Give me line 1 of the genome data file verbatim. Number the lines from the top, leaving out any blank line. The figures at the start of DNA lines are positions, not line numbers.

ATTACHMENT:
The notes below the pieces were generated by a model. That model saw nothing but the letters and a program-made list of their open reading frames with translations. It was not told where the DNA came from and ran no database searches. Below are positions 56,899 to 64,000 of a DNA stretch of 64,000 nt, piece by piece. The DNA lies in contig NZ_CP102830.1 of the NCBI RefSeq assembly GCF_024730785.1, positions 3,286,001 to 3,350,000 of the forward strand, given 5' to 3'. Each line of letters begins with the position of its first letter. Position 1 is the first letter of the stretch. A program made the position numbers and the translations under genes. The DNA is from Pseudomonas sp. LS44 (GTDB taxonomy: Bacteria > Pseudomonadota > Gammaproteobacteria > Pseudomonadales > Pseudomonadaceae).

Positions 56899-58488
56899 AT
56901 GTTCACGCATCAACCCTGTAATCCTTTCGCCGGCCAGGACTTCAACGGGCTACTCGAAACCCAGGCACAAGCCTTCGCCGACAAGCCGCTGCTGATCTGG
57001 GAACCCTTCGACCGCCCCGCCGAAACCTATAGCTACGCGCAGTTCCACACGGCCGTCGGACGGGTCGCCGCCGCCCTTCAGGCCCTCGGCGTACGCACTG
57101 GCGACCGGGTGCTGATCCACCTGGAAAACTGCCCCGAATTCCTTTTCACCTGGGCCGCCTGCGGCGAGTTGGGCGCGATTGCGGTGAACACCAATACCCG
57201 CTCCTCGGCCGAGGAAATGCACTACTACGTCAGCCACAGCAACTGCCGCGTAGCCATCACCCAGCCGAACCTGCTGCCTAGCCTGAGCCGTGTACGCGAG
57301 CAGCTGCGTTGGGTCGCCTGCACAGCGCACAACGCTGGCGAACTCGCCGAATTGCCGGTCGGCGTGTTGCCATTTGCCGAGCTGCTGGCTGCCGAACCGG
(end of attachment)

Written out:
The notes below the pieces were generated by a model. That model saw nothing but the letters and a program-made list of their open reading frames with translations. It was not told where the DNA came from and ran no database searches. Below are positions 56,899 to 64,000 of a DNA stretch of 64,000 nt, piece by piece. The DNA lies in contig NZ_CP102830.1 of the NCBI RefSeq assembly GCF_024730785.1, positions 3,286,001 to 3,350,000 of the forward strand, given 5' to 3'. Each line of letters begins with the position of its first letter. Position 1 is the first letter of the stretch. A program made the position numbers and the translations under genes. The DNA is from Pseudomonas sp. LS44 (GTDB taxonomy: Bacteria > Pseudomonadota > Gammaproteobacteria > Pseudomonadales > Pseudomonadaceae).